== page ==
Doenças dos Símios Antropoides/diagnóstico , Enfisema/diagnóstico , Gastrite/diagnóstico , Infecções por Bactérias Gram-Positivas/diagnóstico , Sarcina/genética , Animais , Doenças dos Símios Antropoides/microbiologia , DNA Bacteriano/análise , DNA Bacteriano/genética , Enfisema/microbiologia , Gastrite/microbiologia , Infecções por Bactérias Gram-Positivas/microbiologia , Infecções por Bactérias Gram-Positivas/veterinária , Humanos , Pan troglodytes , Sarcina/classificação , Sarcina/patogenicidade , Serra Leoa , Virulência/genética , Sequenciamento Completo do Genoma/métodos
2.
N Engl J Med ; 384(6): 541-549, 2021 02 11.
Artigo em Inglês | MEDLINE | ID: mdl-33567193

RESUMO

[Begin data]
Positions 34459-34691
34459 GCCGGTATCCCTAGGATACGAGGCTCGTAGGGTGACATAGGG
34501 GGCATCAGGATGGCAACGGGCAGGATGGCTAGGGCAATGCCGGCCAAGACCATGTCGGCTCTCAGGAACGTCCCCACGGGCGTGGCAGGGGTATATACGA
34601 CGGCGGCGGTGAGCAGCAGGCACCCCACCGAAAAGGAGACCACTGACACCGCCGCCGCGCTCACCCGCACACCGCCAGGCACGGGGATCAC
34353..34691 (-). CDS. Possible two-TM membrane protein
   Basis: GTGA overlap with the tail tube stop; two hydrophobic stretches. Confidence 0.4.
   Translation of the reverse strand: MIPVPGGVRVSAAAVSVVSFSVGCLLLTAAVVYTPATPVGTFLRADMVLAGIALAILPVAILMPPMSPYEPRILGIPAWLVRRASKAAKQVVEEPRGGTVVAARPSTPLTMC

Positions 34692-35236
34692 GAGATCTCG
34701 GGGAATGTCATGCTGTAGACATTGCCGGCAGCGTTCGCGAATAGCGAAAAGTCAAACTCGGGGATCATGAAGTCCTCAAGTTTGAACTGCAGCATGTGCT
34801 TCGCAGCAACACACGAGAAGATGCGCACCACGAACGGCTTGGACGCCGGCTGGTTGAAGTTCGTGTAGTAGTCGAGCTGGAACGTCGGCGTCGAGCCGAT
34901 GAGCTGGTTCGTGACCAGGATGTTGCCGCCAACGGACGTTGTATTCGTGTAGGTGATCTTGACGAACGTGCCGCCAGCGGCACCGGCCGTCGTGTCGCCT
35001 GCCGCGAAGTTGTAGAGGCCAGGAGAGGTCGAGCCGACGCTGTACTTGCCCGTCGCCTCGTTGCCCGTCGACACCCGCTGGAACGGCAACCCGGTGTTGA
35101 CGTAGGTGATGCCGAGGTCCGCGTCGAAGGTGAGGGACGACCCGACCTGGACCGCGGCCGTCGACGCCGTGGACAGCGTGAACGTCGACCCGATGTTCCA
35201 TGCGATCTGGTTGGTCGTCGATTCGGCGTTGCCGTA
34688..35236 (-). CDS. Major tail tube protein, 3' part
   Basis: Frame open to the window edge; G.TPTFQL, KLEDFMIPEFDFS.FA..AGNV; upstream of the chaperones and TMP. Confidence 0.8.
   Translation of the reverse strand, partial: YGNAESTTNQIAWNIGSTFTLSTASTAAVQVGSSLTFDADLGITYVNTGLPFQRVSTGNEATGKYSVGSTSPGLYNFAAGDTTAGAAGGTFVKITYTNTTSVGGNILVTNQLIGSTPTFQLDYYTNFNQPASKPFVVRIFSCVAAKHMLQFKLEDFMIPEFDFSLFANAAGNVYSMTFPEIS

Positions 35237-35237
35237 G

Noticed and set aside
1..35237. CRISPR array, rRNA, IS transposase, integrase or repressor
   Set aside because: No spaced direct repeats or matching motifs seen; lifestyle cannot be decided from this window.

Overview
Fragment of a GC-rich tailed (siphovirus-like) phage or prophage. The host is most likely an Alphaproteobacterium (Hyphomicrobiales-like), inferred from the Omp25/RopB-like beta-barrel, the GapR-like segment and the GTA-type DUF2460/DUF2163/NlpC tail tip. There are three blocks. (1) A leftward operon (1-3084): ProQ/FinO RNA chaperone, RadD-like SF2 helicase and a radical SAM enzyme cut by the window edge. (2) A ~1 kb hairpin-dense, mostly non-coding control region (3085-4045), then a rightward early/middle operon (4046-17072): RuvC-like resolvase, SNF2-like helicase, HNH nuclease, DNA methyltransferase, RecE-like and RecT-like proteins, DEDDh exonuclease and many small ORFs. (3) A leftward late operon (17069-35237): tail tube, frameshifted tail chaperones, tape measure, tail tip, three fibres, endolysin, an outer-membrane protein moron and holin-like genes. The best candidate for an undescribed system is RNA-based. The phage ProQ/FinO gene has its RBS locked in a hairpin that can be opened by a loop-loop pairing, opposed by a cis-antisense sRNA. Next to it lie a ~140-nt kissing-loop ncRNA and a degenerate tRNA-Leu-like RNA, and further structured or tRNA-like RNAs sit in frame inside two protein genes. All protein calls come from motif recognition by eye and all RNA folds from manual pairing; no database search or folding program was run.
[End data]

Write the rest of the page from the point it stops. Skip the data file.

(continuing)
BACKGROUND: A safe and effective vaccine to prevent chronic hepatitis C virus (HCV) infection is a critical component of efforts to eliminate the disease. METHODS: In this phase 1-2 randomized, double-blind, placebo-controlled trial, we evaluated a recombinant chimpanzee adenovirus 3 vector priming vaccination followed by a recombinant modified vaccinia Ankara boost; both vaccines encode HCV nonstructural proteins. Adults who were considered to be at risk for HCV infection on the basis of a history of recent injection drug use were randomly assigned (in a 1:1 ratio) to receive vaccine or placebo on days 0 and 56. Vaccine-related serious adverse events, severe local or systemic adverse events, and laboratory adverse events were the primary safety end points. The primary efficacy end point was chronic HCV infection, defined as persistent viremia for 6 months. RESULTS: A total of 548 participants underwent randomization, with 274 assigned to each group. There was no significant difference in the incidence of chronic HCV infection between the groups. In the per-protocol population, chronic HCV infection developed in 14 participants in each group (hazard ratio [vaccine vs. placebo], 1.53; 95% confidence interval [CI], 0.66 to 3.55; vaccine efficacy, -53%; 95% CI, -255 to 34). In the modified intention-to-treat population, chronic HCV infection developed in 19 participants in the vaccine group and 17 in placebo group (hazard ratio, 1.66; 95% CI, 0.79 to 3.50; vaccine efficacy, -66%; 95% CI, -250 to 21). The geometric mean peak HCV RNA level after infection differed between the vaccine group and the placebo group (152.51×103 IU per milliliter and 1804.93×103 IU per milliliter, respectively). T-cell responses to HCV were detected in 78% of the participants in the vaccine group. The percentages of participants with serious adverse events were similar in the two groups. CONCLUSIONS: In this trial, the HCV vaccine regimen did not cause serious adverse events, produced HCV-specific T-cell responses, and lowered the peak HCV RNA level, but it did not prevent chronic HCV infection. (Funded by the National Institute of Allergy and Infectious Diseases; ClinicalTrials.gov number, NCT01436357.).